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Biden restarts trilateral summit, focused on North American partnership

US President Joe Biden (C), Canada's Prime Minister Justin Trudeau (R) and Mexico's President Andres Manuel Lopez Obrador arrive for the North American Leaders' Summit (NALS) in the East Room of the White House in Washington, DC on November 18, 2021. (Photo by MANDEL NGAN / AFP) (Photo by MANDEL NGAN/AFP via Getty Images)
President Biden is joined by Canadian Prime Minister Justin Trudeau (right) and Mexican President Andrés Manuel López Obrador for the North American Leaders' Summit at the White House on Thursday.

Updated November 18, 2021 at 10:48 PM ET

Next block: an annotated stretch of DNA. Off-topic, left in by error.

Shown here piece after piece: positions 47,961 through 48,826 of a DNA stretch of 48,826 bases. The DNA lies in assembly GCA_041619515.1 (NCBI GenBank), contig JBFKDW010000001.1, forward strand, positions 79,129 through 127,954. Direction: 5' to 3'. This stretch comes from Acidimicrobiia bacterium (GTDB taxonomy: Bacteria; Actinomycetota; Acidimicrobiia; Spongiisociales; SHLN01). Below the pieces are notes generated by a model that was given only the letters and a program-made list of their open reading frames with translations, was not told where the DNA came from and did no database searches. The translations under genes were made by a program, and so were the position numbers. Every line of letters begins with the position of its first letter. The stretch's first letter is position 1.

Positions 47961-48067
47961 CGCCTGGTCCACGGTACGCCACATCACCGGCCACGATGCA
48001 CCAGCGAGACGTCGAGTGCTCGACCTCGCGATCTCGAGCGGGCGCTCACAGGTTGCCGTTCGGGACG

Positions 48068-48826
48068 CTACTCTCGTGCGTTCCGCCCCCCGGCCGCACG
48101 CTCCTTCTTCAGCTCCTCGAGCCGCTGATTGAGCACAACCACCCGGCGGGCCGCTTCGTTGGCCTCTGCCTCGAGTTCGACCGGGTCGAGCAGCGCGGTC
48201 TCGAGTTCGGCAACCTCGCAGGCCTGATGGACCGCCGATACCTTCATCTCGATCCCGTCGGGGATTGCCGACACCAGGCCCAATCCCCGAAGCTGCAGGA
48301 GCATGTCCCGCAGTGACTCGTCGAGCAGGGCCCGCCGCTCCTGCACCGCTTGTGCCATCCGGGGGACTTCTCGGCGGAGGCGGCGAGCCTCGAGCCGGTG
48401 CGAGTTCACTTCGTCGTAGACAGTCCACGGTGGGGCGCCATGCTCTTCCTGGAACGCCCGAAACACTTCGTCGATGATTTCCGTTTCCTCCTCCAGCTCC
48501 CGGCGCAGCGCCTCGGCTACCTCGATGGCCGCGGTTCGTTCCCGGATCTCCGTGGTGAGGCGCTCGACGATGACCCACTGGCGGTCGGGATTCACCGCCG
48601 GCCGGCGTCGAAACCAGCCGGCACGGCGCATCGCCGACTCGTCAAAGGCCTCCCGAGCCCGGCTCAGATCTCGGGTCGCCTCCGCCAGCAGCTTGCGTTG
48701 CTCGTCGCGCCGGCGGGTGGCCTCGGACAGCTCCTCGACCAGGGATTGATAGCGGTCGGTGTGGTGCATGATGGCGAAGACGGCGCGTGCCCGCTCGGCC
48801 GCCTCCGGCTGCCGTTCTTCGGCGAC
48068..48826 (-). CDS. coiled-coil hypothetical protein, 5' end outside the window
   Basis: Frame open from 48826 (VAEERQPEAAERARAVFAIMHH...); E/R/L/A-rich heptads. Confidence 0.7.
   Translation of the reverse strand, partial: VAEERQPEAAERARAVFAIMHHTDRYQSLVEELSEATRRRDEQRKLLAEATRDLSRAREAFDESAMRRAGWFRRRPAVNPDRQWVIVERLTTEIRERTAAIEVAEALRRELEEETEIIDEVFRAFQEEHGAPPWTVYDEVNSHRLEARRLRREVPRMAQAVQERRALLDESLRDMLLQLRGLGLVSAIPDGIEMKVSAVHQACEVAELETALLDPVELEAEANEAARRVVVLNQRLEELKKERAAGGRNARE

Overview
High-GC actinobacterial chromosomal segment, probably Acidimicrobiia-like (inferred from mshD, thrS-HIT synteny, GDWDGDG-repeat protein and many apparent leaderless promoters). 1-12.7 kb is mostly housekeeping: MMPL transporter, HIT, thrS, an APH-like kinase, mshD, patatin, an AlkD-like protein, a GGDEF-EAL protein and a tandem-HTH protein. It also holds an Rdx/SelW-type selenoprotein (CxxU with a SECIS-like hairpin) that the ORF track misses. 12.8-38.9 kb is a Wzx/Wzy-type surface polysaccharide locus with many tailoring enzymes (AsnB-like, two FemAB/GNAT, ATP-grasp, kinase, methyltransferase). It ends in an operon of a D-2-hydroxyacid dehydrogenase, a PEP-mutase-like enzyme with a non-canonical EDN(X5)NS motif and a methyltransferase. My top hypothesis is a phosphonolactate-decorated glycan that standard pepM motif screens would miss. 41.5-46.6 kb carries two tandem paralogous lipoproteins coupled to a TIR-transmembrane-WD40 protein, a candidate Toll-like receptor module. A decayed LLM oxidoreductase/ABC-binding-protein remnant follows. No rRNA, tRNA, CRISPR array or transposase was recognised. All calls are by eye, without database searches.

President Biden on Thursday hosted the Canadian and Mexican heads of state for a trilateral summit — the first North American leader summit of its kind since 2016. Canadian Prime Minister Justin Trudeau and Mexican President Andrés Manuel López Obrador joined Biden at the White House to discuss issues including immigration, security, trade, climate and the coronavirus pandemic."We are closely bound by history, culture, a shared environment, and economic and family ties, and strongly believe that by strengthening our partnership we will be able to respond to a widening range of global challenges," the three said in a lengthy joint statement released by the White House.Biden hopes to heal some of the wounds opened by his Republican predecessor, Donald Trump, whose protectionist, "America First" policies isolated the United States from its neighbors and closest allies, and prompted outrage from some world leaders. It was under Trump that these once-regular meetings were ended, as the former president zeroed his focus on American priorities, irrespective of the global impact of these decisions, particularly as they pertained to trade and immigration. While Biden wants to lay out a fresh start with America's neighbors, there are some economic sticking points on which the three leaders do not see eye to eye — such as U.S. proposals to offer tax credits for electric vehicles that would only be available for cars and trucks made in the U.S. with union labor.The meetings Thursday at the White House were heavy on symbolism. In his bilateral meeting with López Obrador, Biden emphasized that the United States has turned the corner from the past. "I believe it's a different and emerging relationship which is one borne out of mutual respect," he said.With Trudeau, Biden emphasized shared values of "opportunity, equity and justice" saying, "This is one of the easiest relationships you can have as an American president, and one of the best."Biden met with each leader individually, and then the three met together. Copyright 2021 NPR. To see more, visit https://www.npr.org.